Juan José Valdez, a Marine Corps veteran, remembers Vietnam when he hears the news about the United States' chaotic withdrawal from Afghanistan. There he was in April 1975, on the roof of the U.S. Embassy in Saigon, wondering if he and his companions had been forgotten during the evacuation.
“The North Vietnamese were already coming in the tanks, and we stayed down so they wouldn’t look at us,” Valdez said in an interview with Noticias Telemundo, remembering the events more than 45 years later — as the world's most powerful country is once again forced to improvise its withdrawal after a prolonged conflict.
Valdez said his orders were clear. He was a Marine guard and had to protect the troops that remained in the embassy: 10 Marines who were stationed with him on the roof of the building, waiting to be rescued. They would be the last to leave Saigon.
“You have to take care of your people, your troops, first, and if you stay there, if you stay, they kill you, they kill you, but you are going to be the last,” Valdez recalled.
But Valdez and his men were not abandoned.
On the morning of April 30, 1975, the U.S. rescue helicopter appeared as a black dot on the horizon. When it landed on the roof of the embassy, Valdez waited to board until the end. But while trying to climb he stumbled — and the helicopter began to rise without him. A colleague realized that one of the group was missing, and when they went down the ramp, they saw him holding onto it. They all helped him up.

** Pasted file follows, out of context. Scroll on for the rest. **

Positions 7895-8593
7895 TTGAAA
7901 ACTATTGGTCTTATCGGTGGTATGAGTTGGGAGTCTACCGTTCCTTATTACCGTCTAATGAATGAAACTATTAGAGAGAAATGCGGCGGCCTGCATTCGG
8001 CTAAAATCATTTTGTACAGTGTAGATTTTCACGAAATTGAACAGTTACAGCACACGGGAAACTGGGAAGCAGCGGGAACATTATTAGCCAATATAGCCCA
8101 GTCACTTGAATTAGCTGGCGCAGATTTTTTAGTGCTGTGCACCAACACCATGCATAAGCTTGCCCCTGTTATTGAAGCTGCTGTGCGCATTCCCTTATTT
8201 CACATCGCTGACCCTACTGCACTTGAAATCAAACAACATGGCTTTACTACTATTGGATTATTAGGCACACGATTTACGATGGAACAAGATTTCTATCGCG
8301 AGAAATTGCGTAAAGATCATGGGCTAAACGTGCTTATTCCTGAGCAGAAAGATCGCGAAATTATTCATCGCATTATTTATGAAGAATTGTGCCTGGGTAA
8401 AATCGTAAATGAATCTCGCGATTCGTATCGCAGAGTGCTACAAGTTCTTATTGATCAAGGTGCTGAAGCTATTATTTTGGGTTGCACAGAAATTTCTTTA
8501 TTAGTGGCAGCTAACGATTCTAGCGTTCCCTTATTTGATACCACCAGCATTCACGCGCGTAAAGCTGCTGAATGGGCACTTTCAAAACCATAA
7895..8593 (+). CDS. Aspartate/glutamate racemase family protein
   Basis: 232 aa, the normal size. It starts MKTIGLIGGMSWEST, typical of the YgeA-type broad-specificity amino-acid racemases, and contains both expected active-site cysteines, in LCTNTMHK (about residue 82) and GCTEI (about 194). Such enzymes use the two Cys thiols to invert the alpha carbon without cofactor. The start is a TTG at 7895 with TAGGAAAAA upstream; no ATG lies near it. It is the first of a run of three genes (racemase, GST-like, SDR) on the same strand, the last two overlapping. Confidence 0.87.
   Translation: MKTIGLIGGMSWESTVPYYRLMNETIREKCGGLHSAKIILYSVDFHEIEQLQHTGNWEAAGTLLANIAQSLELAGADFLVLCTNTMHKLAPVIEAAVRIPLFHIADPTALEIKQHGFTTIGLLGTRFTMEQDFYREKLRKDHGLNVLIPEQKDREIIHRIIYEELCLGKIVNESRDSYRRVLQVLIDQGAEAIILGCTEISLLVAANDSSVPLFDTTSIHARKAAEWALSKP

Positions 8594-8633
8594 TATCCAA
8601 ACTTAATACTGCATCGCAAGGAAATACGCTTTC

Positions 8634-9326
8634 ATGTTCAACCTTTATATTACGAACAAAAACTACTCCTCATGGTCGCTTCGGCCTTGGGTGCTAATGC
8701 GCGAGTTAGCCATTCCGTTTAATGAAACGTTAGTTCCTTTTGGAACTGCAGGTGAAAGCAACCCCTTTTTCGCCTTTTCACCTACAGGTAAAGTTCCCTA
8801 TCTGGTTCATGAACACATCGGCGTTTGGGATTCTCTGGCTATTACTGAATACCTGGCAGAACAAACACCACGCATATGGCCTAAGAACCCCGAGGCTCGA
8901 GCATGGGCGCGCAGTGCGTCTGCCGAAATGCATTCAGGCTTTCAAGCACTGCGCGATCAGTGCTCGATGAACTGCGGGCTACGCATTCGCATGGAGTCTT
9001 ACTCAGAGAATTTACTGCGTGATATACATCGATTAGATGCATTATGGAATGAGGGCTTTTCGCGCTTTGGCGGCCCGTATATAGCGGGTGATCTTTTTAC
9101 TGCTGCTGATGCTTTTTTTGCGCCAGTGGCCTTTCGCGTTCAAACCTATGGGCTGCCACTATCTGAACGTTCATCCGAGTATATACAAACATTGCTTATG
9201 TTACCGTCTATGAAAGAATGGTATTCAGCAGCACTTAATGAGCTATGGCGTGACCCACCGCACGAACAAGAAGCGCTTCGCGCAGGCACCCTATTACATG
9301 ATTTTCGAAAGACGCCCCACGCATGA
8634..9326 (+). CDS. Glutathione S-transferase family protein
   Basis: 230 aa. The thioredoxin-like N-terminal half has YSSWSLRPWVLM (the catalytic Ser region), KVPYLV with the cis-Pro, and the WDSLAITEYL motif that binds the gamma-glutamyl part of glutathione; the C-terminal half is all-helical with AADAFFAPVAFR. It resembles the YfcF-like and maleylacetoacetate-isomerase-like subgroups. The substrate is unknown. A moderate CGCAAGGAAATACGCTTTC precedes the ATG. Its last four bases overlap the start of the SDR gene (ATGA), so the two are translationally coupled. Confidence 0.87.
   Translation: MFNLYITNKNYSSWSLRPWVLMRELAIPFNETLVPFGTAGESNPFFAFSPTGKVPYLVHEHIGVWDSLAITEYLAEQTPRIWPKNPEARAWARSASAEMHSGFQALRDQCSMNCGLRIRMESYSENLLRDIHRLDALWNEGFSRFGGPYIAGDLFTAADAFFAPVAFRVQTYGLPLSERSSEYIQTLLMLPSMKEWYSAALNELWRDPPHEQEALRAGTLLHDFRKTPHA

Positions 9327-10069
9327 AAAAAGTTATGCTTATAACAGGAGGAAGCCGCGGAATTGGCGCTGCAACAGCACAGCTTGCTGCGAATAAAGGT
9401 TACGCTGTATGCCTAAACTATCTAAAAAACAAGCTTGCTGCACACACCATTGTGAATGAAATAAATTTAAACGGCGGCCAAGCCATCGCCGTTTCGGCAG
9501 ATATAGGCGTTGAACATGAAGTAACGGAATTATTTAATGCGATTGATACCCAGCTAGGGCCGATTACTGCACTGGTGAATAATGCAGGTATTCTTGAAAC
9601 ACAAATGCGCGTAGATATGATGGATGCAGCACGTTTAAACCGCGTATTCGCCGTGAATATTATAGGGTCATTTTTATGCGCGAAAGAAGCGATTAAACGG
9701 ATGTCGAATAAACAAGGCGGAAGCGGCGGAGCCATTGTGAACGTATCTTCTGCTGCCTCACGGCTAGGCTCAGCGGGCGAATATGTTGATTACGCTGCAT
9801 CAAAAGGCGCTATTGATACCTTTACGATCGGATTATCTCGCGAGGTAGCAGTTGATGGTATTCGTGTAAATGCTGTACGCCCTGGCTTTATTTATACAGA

“I was the last” to set foot in Vietnam, the Latino soldier recalled.
'They gave us the children'
In his home in California, Valdez shows a photo in which he is seen with his companions aboard the helicopter, safe, leaving behind more than 10 years of U.S. intervention in the Southeast Asian nation.
The anguish and despair being experienced today in Afghanistan amid a chaotic withdrawal brings Valdez memories of his last days in Saigon.
“They would tell the children, ‘Please, at least take my children out. I’ll stay, but take my little girl now,’” he remembers being told by parents desperate to flee.
“We spent so much money, so many weapons and so many Marine and Army deaths, and for what, for what?” Valdez asked. He said he believes it was a mistake to prolong the missions in Vietnam and Afghanistan.
More than 58,000 American soldiers died in Vietnam, and around 2,500 have died in Afghanistan. As a result of those wars, about 1 million Vietnamese and about 66,000 Afghan military and police have died.
The U.S. has evacuated more than 28,000 people since Kabul fell to the Taliban on Aug. 15. President Joe Biden intends to stick to the Aug. 31 deadline to withdraw troops from Afghanistan. Taliban leaders have warned there will be repercussions if U.S. troops do not leave the country by then.
A version of this story was first published in Noticias Telemundo.
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